Friday 26 April 2019

Raising baby vegan

Arlene Harris looks at the challenges of bringing babies up on an animal product-free diet

Stock image
Stock image

Although there are no official figures for the number of vegans in Ireland, if global trends are to be believed, an increasing number of people are adopting the animal product-free diet every day.

And while for adults this is their own choice, their children will naturally follow suit and eat the diet which is provided in the household.

Some argue that children will not get sufficient nutrition from a diet devoid of animal products, but Dr Marian O'Reilly, chief specialist in nutrition with safefood.eu says following a meat-free diet is perfectly acceptable as long as parents do their utmost to ensure their children are eating sufficient amounts of the 'right food groups'.

But this can be problematic and time-consuming.

"A vegan diet can be sufficient for babies and young children but only if great care is taken and it is difficult to achieve," she says. "This diet is very restrictive for them and with it, there is an increased potential for lower intakes of iron, protein, calcium, omega-3 fatty acids and vitamin B12. The source of iron and calcium in vegan foods is also less bio-available (less useable in our bodies) than those from animal sources.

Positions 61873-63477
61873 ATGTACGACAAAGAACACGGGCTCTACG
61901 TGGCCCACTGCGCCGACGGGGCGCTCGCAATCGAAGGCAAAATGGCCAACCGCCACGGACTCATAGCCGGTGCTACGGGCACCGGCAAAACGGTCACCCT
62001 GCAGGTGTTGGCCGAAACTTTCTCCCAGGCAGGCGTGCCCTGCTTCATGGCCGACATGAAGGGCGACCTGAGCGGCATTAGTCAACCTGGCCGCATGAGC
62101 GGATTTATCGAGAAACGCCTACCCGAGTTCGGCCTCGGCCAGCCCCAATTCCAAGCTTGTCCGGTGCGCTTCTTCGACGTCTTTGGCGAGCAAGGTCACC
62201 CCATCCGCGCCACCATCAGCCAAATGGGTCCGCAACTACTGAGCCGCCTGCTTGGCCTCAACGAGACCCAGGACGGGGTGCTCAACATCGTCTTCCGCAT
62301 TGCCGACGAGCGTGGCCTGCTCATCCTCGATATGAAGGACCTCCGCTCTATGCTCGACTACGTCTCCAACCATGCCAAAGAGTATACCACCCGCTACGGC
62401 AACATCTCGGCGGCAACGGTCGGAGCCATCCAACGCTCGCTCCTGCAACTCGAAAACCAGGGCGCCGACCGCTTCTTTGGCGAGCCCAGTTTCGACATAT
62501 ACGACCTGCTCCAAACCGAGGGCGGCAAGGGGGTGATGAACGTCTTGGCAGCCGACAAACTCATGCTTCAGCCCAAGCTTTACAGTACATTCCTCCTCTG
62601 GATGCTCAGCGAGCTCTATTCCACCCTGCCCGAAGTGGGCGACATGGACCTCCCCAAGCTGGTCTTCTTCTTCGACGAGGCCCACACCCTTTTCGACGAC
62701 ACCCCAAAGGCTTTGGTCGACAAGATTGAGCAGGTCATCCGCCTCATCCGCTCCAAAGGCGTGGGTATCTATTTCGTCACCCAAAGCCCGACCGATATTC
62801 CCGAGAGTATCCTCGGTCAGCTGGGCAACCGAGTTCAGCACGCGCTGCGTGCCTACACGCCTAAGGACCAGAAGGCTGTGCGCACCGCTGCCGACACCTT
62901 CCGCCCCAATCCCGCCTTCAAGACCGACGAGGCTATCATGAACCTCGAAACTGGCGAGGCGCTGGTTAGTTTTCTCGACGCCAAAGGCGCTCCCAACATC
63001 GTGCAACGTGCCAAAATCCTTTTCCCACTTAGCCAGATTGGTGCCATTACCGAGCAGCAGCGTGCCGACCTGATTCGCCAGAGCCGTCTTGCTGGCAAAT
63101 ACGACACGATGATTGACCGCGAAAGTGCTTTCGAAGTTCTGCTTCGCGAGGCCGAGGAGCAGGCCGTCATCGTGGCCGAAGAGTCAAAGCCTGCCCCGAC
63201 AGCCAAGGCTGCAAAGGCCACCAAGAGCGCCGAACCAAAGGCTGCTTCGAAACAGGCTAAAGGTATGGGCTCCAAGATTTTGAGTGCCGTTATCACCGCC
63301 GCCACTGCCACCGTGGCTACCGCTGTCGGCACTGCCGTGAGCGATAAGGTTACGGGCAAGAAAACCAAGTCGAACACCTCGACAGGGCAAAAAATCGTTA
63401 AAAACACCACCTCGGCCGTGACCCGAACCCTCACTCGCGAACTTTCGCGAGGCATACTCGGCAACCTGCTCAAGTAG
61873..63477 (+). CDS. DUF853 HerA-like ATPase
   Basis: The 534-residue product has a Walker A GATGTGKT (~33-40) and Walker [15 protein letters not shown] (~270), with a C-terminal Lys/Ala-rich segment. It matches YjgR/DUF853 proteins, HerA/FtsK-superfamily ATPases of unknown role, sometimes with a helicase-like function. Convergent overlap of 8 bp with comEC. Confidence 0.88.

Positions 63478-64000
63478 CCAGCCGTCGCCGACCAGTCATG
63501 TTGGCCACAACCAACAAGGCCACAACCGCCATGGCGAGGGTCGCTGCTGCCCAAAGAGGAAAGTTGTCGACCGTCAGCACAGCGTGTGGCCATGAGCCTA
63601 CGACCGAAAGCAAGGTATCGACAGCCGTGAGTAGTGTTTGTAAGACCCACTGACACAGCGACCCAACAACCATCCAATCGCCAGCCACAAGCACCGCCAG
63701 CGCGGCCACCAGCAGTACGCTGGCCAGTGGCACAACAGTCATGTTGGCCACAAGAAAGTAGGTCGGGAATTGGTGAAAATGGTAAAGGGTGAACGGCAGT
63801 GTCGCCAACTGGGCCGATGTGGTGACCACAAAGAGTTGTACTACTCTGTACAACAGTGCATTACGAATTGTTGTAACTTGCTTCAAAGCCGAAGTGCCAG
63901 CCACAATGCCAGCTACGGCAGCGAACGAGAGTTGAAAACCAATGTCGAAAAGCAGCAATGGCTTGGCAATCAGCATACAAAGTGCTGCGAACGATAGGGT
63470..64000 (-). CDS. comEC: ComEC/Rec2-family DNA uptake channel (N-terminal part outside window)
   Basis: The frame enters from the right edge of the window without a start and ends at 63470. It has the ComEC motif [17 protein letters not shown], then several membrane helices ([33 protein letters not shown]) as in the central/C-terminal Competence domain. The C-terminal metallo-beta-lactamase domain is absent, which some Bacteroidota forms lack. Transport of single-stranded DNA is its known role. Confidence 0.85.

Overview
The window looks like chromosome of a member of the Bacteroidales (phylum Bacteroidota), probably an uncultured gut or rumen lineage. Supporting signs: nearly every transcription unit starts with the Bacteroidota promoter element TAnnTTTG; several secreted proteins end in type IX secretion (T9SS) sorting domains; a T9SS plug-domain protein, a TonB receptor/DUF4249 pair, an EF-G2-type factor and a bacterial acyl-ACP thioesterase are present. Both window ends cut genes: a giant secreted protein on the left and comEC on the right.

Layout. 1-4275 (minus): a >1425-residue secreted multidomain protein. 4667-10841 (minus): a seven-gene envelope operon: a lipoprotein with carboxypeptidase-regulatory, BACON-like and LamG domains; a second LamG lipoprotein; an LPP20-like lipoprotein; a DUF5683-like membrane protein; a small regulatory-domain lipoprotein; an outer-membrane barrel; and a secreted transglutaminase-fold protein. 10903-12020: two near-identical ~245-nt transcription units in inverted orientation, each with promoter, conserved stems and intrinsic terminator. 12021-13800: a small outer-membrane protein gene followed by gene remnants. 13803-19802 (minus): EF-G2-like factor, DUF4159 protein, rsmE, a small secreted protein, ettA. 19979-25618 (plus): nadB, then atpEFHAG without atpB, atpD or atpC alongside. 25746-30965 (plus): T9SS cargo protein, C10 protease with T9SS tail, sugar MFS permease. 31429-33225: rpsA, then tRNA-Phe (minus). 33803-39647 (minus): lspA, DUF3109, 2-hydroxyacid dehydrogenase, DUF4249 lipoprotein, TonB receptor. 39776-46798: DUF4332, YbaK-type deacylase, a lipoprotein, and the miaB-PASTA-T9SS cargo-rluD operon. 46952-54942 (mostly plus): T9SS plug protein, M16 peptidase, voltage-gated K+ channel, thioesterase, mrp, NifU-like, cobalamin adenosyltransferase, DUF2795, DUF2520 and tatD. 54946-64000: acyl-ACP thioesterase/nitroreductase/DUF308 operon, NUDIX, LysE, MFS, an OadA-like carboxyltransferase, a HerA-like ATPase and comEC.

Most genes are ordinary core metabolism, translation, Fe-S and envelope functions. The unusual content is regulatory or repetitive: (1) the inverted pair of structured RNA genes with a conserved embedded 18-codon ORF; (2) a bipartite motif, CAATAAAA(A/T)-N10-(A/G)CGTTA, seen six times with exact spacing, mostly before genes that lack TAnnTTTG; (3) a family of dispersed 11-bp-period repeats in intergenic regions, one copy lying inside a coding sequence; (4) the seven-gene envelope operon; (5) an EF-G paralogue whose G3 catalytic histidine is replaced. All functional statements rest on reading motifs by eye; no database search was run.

"The same applies for a vegetarian diet, however a vegetarian diet would contain more calcium and vitamin B12."

Margaret O' Neill, National Dietetic Advisor for the HSE, agrees and says eating well is essential for children in their early years.

"There is clear evidence that the first 1,000 days of life (the nine months of pregnancy and the first two years of life) are particularly critical for ensuring healthy growth and development and to ensure all children meet their full potential," she says. "It is also important that children aged 2-5 years eat well to establish good eating patterns, to grow and develop appropriately and meet their developmental goals.